Professor Huw Beynon was clearly delighted with the honour of having the reigning monarch opening his department.
With some 80 staff and more than 200 postgraduate students, the School has quickly established itself as a thriving centre for research and teaching in the fields of sociology, educational studies, social policy, criminology and social work. The School also plays a major role in fostering public debate and policy development.
The School of Social Sciences, the University's latest 'super-school', was officially opened by The Queen in the formal surroundings of the Council Chamber in the Glamorgan Building which it shares with the Department of City and Regional Planning. Professor Beynon welcomed Her Majesty and briefed her and the royal party on the structure and long term mission of the School.
Her Majesty addressed the audience prior to officially opening the new School of Social Sciences.
Professor Beynon said:
"It is a pleasure to welcome you to one of the great historical buildings of twentieth century Wales. Later you will formally open the first School of Social Sciences of the twenty first century. We hope that it will develop a stature that matches its surroundings.
"When this building was constructed in the early decades of the last century South Wales was the world's premier coal producing region. The coals of the Rhondda valleys promoted the expansion of Cardiff and of the city's port as a major centre of exports. It was appropriate therefore that this building - as the political expression of Glamorgan's people - should surround itself with powerful symbols of coalmining and seafaring labour.
"Today almost all the coal mines have closed and Cardiff's eminence as a port has declined. However within this new School we have research groups that study those two great industries and examine the ways in which they have changed. Like others in the School they have identified processes of globalisation that are fuelling ongoing and dynamic changes in industry and in people's lives.
"Your Majesty your visit to this University is principally associated with our achievements in relation to commerce and industry. Here, of course, the natural sciences and engineering are critical. The social sciences also have a role and this School is particularly concerned to look out beyond the walls of this building.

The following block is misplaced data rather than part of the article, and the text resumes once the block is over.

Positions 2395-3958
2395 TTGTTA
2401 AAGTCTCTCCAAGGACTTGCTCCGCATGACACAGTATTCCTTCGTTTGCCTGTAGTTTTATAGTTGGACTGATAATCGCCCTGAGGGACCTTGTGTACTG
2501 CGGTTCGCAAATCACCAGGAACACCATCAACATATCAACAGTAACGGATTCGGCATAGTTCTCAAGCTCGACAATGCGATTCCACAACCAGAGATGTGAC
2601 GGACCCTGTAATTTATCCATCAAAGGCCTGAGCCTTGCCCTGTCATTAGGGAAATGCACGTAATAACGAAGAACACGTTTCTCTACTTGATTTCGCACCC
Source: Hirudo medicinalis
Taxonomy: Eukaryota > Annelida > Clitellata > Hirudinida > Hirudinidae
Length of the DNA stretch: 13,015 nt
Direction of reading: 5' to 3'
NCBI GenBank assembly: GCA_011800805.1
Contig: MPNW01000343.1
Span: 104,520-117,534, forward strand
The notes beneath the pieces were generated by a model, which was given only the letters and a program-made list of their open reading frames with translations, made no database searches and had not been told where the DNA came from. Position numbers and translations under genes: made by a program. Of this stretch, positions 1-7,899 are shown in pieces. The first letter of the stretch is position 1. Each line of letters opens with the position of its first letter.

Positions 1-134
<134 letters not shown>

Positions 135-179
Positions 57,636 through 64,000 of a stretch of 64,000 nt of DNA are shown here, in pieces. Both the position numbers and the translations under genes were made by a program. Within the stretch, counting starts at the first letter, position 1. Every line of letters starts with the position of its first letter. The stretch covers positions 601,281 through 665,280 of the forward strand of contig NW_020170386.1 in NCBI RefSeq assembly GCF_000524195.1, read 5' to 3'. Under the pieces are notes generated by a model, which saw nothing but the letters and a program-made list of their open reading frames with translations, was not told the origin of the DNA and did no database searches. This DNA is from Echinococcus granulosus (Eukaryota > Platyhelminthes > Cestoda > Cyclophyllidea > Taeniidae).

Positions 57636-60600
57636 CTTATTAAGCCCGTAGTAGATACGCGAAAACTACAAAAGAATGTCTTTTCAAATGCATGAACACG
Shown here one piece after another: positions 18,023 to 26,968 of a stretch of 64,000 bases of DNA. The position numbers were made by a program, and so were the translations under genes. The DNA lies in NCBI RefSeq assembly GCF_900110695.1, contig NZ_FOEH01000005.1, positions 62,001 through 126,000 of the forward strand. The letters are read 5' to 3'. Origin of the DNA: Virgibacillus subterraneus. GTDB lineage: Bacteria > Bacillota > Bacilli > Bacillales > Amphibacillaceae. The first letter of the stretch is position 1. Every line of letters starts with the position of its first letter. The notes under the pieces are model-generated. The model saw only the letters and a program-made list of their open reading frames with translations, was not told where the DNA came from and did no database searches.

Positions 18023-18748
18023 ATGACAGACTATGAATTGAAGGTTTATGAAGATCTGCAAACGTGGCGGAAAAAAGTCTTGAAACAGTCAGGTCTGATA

"Economic change involves the development of managers and work-forces with new kinds of skills and approaches. It also involves questions of training, retraining and adjustment. These issues are particularly important in Wales at a time when its major industries have declined and new ones are being developed. What is involved here is both the formal knowledge of the companies and the latent skills and understandings of their employees. Nowadays these processes are undergoing perpetual change and it seems that we are all required to adjust, readjust and learn new skills and new ways of doing things. It has now become common to talk of "Life-long learning" and "the Learning Society". These are topics that are studied in great depth here.
"These changes also create problems and pose issues that are not easily resolved. One of strengths of the School relates to its day to day involvement with policy makers and practitioners in a number of fields. Here we come into regular contact with the consequences of economic and technical change. In several instances our researchers are also involved in regulating that process of change itself.
"The developments of new technologies in medicine, especially in relation to genetic manipulation create both the potential for a better world and also for considerable social disorder and unhappiness. The regulation of these processes and a consideration of the ethical issues involved concern many of us here, as does the question of how general standards of health can be improved. This work is sustained by our close relationship with colleagues in the College of Medicine.
"At a different level, economic and technical change has also been accompanied by problems of unemployment, social dislocation and in many instances what sociologists refer to as anomie, a loss of any real sense of purpose, or understanding of one's place within a changing world. The consequences here are many: people give up; people turn to drink; their children turn to cheaper forms of illegal drugs; young women become pregnant in their teens and raise children alone; crime rates increase; Neighbourhood Watch and private policing schemes are set up; older people feel threatened. There is clearly a need to develop an understanding of how these problems emerge and how they may relate to each other. Equally important are the ways in which the various practitioners - teachers, social workers, lawyers and police - understand their role and the problems they have to deal with in their professional lives.
"This broadly stated is the Agenda we have set ourselves and represents much of the research that we will carry out here in the coming decade. It would be a great honour for us if you would now formally open the School."
The Queen responded by saying:
"Social Sciences have an important role to play in the development of our society. Learning more about the issues which affect us, whether in fields of education, crime or social policy, is a worthy goal. It therefore gives me great pleasure to declare the Cardiff University School of Social Sciences open."
To warm applause from the assembled staff The Queen then unveiled the plaque to officially open the School of Social Sciences.
Sharing a word with Professor Huw Beynon, head of the School of Social Sciences, after the unveiling.